It’s hard to visualise what our little corner of the Universe looks like, what with galaxies being so spread out and our own one blocking quite a lot of the distant sky from us. Well, now there’s a map, of sorts. To wit:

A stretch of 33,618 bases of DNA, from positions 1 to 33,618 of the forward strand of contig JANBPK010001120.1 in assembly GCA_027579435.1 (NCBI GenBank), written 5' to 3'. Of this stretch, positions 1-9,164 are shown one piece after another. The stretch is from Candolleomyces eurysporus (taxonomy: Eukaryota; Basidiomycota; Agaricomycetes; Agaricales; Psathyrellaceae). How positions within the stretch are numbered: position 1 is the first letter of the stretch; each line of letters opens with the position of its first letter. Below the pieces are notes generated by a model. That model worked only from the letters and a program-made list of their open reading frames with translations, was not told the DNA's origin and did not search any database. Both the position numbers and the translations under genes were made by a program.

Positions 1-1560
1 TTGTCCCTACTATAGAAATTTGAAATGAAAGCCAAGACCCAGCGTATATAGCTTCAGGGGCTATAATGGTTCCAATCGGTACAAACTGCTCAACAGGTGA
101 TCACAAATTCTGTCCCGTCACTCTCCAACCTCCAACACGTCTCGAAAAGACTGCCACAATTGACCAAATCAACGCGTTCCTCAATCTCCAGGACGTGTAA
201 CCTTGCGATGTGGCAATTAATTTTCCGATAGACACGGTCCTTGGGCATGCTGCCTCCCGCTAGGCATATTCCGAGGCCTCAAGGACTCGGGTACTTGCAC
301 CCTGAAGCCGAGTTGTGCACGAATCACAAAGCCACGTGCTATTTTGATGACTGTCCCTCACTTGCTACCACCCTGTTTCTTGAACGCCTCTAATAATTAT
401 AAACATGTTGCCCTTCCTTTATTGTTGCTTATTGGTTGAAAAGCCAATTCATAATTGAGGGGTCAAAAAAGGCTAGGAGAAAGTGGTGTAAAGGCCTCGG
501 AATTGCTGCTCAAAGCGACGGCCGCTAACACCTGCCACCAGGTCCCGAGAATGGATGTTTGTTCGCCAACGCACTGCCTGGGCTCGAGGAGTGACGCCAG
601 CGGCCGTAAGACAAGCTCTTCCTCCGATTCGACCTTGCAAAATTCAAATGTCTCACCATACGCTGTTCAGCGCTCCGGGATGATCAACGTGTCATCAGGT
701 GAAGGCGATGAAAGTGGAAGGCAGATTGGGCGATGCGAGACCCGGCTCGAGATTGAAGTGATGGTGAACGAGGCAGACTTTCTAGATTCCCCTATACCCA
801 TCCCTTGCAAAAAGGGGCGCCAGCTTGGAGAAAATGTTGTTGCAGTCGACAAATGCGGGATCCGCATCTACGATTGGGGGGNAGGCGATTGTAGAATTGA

…using large-scale galaxy motions to infer what massive objects must be gravitating in the nearby universe, the featured map, spanning over 600 million light years on a side, shows that our Milky Way Galaxy is on the edge of the Virgo Cluster of Galaxies, which is connected to the Great Attractor — an even larger grouping of galaxies. Also nearby are the massive Coma Cluster and the extensive Perseus-Pisces Supercluster. Conversely, we are also on the edge of huge region nearly empty of galaxies known as the Local Void. The repulsive push by the Local Void combined with the gravitational pull toward the elevated galaxy density on the other side of the sky explains part of the mysteriously high speed our Galaxy has relative to the cosmic microwave background — but not all.